I personally found the Expeditionary division to be largely useless, even though it contains the much maligned incendiary shells. They are reportedly overpowered, but this is a case of confirmation bias as when you get killed by them, the feedback is rather direct: a third person view of yourself, writhing in flame while screaming hysterically. The range at which an incendiary round will kill you immediately is very short, and the range at which it will burn you to death is still shorter than the one shot kill range of standard buckshot. Incendiary rounds are functionally, less potent than buckshot, and even when used skillfully, result in more kill trades than is desirable.
Beyond the Divisions is the Basic Training ribbons, which are one or two perks combined, such as Hustle which enables both faster reloads and reloading while sprinting, or Primed which gives you one more attachment to your primary weapon. Some Division tiers and Basic Trainings stack, like Primed with Infantry’s bonus attachment, giving you four attachments, but not Scoped and Infantry’s increased movement speed while aiming down sights. The game usually does a good job of warning you about conflicts.
What this amounts to is a simpler experience. Your enemy will always have a Division, and a Basic Training, the only factor beyond that is the Division level and the standard consideration of weapons being used. You will literally run into fewer variations of soldier with this setup, all the while the game provides a framework of generally playing to classical strengths. These are reinforced with the fact that every Division’s starting weapon is rather powerful in the scope of its category and fairly reliable. Airborne for example starts you with one of the only two SMGs to have a 3-shot kill potential, and this is the larger reach of the two. Combined with the return to “boots on the ground” gameplay and what you have is a game somewhere between Call of Duty 2 and 4 in terms of considerable factors for the bulk of your play time.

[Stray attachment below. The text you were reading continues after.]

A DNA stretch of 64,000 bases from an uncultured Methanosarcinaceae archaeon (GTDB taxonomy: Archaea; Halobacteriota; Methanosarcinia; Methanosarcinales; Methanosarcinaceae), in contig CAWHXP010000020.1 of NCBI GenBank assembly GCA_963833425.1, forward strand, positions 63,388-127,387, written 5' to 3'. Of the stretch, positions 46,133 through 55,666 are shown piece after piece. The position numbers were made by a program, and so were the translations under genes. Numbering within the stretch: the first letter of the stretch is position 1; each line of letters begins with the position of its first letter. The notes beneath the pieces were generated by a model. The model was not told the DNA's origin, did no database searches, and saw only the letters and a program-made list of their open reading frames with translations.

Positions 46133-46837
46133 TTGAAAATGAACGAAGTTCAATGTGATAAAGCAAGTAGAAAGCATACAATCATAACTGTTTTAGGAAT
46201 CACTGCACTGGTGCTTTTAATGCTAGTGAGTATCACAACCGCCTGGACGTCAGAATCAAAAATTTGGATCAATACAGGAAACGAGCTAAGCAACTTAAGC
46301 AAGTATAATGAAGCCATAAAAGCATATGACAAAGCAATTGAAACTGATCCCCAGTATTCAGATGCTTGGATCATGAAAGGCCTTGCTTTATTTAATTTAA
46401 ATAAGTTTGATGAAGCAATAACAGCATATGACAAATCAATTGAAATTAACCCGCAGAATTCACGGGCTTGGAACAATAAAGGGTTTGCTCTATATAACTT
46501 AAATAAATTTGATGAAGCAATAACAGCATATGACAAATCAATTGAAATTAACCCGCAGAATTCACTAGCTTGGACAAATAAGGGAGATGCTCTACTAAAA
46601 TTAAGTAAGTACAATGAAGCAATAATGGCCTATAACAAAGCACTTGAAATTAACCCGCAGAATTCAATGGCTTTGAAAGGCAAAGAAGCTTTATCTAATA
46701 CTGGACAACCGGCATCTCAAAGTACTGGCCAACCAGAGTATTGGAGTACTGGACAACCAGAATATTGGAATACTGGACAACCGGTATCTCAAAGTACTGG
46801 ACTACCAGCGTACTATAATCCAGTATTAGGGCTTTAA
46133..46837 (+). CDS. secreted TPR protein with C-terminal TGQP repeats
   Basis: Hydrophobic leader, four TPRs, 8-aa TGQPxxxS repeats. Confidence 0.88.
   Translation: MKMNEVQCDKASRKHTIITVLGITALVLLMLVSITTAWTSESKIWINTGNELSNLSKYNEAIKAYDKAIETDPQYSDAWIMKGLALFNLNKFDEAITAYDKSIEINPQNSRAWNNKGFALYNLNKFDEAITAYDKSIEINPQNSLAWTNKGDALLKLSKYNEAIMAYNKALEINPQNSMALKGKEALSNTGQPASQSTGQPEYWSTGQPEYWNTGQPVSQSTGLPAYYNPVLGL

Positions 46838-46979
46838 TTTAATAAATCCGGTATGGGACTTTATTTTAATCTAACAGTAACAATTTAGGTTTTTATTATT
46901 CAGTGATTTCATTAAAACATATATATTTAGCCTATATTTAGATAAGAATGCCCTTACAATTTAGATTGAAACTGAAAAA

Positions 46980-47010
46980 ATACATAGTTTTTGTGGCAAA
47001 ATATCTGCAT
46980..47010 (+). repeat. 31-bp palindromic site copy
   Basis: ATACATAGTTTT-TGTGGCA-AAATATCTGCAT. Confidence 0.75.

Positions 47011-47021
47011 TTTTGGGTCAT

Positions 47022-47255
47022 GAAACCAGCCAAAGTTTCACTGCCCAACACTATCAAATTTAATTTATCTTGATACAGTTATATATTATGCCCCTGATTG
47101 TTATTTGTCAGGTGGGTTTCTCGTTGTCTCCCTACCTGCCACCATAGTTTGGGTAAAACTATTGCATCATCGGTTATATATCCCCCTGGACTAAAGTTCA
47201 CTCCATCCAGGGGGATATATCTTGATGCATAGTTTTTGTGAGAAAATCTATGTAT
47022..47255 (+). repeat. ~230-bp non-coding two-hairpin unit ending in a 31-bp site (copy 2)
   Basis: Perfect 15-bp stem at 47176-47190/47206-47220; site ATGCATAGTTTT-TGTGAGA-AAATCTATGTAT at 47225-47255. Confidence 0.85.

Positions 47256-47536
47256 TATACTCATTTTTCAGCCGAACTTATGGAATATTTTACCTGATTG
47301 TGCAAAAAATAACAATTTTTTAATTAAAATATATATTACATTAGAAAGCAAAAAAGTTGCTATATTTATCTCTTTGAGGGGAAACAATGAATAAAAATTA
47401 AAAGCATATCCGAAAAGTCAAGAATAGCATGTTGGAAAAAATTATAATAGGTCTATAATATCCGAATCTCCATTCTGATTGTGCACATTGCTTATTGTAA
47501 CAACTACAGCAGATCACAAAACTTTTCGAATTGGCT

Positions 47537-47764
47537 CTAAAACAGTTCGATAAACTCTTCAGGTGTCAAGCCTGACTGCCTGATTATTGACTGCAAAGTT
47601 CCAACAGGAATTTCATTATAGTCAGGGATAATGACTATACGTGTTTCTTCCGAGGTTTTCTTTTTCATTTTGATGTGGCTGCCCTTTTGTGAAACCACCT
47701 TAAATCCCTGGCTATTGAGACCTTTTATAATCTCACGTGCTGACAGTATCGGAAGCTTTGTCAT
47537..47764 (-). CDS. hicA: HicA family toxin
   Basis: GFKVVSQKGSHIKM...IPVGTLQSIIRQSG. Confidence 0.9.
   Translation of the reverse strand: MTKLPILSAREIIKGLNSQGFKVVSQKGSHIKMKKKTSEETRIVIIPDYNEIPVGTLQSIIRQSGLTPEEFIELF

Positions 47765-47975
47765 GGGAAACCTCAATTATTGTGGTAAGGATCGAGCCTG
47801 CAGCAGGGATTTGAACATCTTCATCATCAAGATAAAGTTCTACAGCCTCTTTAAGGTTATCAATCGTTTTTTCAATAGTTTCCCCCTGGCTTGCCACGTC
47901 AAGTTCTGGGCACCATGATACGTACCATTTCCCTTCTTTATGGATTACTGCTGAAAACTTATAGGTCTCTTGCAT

The game has smaller changes on top of this though, ones which are not immediately obvious, but many players had intuited or felt at some point. The health regeneration in multiplayer is now more punishing by way of being more strict and linear. In previous games, if you only took a certain amount of damage, after 5 seconds of no harm, you were back to full. WWII has no such grace period, each bit of damage must be individually recovered at a rate of 1 every 0.033 seconds, so little bits of damage can add up on your person even if you go 5 seconds without taking harm. The YouTuber TheXclusiveAce did some testing and identified that it takes 8.4 seconds to recover from 90 points of damage in WW2, but slightly over 5 seconds in MW1. The game also heavily punishes being caught sprinting by having rather slow times where you go from the sprinting animation to having your gun ready, to the extent that it will actually nullify the Quickdraw attachment. WW2 is in the nitty gritty, a game about not always running in, and taking more time to lick your wounds.
Unfortunately the maps don’t reflect this. They all feel a touch too small, where spawn trapping always feels like the most suitable strategy, because the maps are just small enough that any room for the enemy to breathe feels like surrendering the center of the level. The only exception is Gustav Cannon which is practically a one way ticket to a sniper lobby.
Small maps can be good, but they need careful structure to keep players from constantly running into each other. Some players have complained about the “Swiss cheese” layouts, and this is mostly because of how obvious nearly every route is. In previous games, side routes, shortcuts, and flank routes may at one point or another be aided by noticing a spot to mantle over or crawl under, but these are lacking in WW2 . Rather, all of these other routes are just as visibly viable as the primary ones, so every player is filtering across them, making it very easy to bump into two enemies simultaneously at opposite ends of your screen. Greater use of obstacles which rewarded awareness to find shortcuts would go a long way – until players realized that Airborne’s climb over obstacles faster aspect gives them an even larger advantage… That is the rock and the hard place of WW2’s level design.